Even if by chance a leather belt is bestowed on one,
By the end of a morning
It will have been snatched away three times.

Here we have someone who has carried a conflict to the bitter end and has triumphed. He is granted a decoration, but his happiness does not last. He is attacked again and again, and the result is conflict without end.


L'eau est au-dessus du feu :
Image de la ...
Si l'eau déborde, le feu s'éteint et sou énergie est perdue"

contains a typo. Should be "...et son énergie...".

repi – 3 – 2009/12/01
Anon. – 2008/11/02
les "gentilles ombres"
Anon. – 4 – 2008/11/02
Depuis plus de 5 ans ... Annoncé à la télé par Benazir Bhutto qui meurt elle aussi peu de temps après. Extrême futilité.
Kath – 2008/12/09
Anon. – 0 – 2008/12/09
Ben Laden est-il mort?
Anon. – 2 – 2008/12/08
Devise judicieuse ...
Kath – 0 – 2008/12/08
Devise judicieuse ...
Kath – 0 – 2008/12/08
'Nine at the beginning means:
He breaks his wheels. ' contains a typo. Should be 'brakes his wheels'.. this can be seen in the Chinese. If one doubts this one can check a print version of Wilhelm/Baynes.
Anon. – 3 – 2008/12/07
nouvelle ère lumineuse
algiz – 4 – 2008/12/05
so appreciative of this oracle!
Anon. – 2008/12/04
la rigueur & la persistence ....
mimosa91 – 4 – 2008/12/03
thank you!!!!!!
Anon. – 4 – 2008/12/03
un ouragan qui s'exteriorise amene t'il a l'accomplissement?
1p0 – 4 – 2008/12/03
thank you, much gratefulness and appreciation
Anon. – 4 – 2008/12/02
so prophetic!
junea – 3 – 2007/11/03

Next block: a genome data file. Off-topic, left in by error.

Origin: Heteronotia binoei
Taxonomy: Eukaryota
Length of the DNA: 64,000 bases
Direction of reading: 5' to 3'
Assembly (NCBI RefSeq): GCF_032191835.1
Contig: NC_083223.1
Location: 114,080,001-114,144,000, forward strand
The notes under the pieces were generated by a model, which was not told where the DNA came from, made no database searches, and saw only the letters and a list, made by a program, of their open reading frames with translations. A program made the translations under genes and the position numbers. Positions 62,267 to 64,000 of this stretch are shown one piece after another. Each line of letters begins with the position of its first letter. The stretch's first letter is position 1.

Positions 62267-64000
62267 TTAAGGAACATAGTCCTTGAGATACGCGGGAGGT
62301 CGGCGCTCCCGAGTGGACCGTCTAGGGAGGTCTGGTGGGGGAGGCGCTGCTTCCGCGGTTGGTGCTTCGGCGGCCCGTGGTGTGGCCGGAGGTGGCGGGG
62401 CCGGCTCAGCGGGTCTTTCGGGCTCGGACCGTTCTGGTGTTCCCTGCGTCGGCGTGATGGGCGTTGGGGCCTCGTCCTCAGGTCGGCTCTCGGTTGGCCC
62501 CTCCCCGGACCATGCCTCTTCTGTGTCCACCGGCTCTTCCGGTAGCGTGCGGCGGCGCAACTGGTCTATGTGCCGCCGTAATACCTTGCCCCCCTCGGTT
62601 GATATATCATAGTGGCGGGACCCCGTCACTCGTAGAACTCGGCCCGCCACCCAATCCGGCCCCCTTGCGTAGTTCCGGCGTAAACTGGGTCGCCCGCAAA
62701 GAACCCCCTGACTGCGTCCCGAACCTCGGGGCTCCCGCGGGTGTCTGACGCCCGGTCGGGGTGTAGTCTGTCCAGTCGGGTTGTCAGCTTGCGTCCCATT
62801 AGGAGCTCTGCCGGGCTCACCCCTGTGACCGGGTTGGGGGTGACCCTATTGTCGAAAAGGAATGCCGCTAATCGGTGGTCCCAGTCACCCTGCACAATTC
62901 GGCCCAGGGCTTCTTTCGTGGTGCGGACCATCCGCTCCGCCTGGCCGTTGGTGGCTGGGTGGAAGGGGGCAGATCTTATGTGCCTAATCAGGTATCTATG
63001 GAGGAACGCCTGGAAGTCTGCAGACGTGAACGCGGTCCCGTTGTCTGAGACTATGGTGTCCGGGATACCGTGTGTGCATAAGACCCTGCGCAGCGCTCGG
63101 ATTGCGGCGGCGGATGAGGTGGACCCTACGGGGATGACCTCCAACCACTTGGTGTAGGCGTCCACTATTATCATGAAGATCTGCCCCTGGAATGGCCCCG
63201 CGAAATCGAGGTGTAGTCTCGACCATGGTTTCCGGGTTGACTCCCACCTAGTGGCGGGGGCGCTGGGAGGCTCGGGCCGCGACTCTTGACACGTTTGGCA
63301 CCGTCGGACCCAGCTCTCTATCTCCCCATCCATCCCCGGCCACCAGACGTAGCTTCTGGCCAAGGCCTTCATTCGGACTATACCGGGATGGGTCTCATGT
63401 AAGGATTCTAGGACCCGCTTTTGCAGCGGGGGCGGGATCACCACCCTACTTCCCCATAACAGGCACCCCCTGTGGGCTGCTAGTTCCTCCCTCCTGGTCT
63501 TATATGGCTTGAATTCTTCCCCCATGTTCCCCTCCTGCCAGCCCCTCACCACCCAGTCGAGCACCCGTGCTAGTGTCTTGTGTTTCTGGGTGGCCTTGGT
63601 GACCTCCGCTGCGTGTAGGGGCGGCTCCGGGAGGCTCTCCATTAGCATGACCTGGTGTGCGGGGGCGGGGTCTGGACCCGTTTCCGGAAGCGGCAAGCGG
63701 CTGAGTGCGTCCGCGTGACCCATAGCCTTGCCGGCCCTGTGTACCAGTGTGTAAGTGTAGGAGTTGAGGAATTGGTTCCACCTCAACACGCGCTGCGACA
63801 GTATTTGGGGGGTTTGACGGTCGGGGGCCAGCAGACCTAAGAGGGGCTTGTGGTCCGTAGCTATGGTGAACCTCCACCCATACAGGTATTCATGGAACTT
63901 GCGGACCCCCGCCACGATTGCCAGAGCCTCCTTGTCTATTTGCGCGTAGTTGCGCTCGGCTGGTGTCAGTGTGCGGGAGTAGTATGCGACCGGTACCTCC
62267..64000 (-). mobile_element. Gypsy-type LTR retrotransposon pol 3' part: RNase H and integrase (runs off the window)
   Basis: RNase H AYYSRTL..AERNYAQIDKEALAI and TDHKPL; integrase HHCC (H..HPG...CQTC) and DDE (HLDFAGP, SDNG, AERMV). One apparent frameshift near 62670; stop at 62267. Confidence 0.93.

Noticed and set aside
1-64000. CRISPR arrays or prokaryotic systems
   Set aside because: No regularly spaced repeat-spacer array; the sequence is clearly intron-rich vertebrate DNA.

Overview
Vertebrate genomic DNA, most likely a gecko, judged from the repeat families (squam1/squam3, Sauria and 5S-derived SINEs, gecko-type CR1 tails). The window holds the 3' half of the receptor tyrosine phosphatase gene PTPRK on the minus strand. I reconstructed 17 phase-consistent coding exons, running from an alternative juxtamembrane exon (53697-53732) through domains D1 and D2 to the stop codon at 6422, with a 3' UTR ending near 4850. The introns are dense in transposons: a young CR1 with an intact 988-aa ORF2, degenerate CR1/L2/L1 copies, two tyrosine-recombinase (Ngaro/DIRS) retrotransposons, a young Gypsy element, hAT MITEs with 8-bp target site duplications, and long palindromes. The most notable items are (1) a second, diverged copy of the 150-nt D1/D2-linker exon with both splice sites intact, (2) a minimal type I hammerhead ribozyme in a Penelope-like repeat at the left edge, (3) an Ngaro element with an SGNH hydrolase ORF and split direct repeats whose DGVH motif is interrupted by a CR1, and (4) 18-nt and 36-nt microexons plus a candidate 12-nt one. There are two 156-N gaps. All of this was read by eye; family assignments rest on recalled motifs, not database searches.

Il est venu, il est là, mais ses appels n'ont pas été entendus. Dans sa fin est son commencement. le 13/08/08
an ninh – 4 – 2007/12/08
Prétendre à la filiation familiale d'un Lê n'est pas un destin réservé à tous les mortels. Un abus d'une telle mansuétude n'est donc pas à redouter.
Lê Van an ninh 27/07/08
an ninh – 1 – 2007/12/08
Devise de Matisse : "d'abord, admettre"...
rod – 0 – 2007/12/06
l'ère nouvelle s'augmente par le contraste qu'il forme avec la misère de l'époque ancienne................
Soul FLower – 4 – 2007/12/01
Yi Jing I. 6. (6) IntroductionTable of content
Previous page
Next page
Chinese landscape on plate (36)

I Ching, the Book of Changes – Yi Jing I. 6. – Chinese on/offFrançais/English
Alias Yijing, I Ching, Yi King, I Ging, Zhou yi, The Classic of Changes (Lynn), The Elemental Changes (Nylan), Le Livre des Changements (Javary), Das Buch der Wandlung.

The Book of Odes, The Analects, Great Learning, Doctrine of the Mean, Three-characters book, The Book of Changes, The Way and its Power, 300 Tang Poems, The Art of War, Thirty-Six Strategies
Welcome, help, notes, introduction, table.

Wengu, Chinese Classics multilingual text base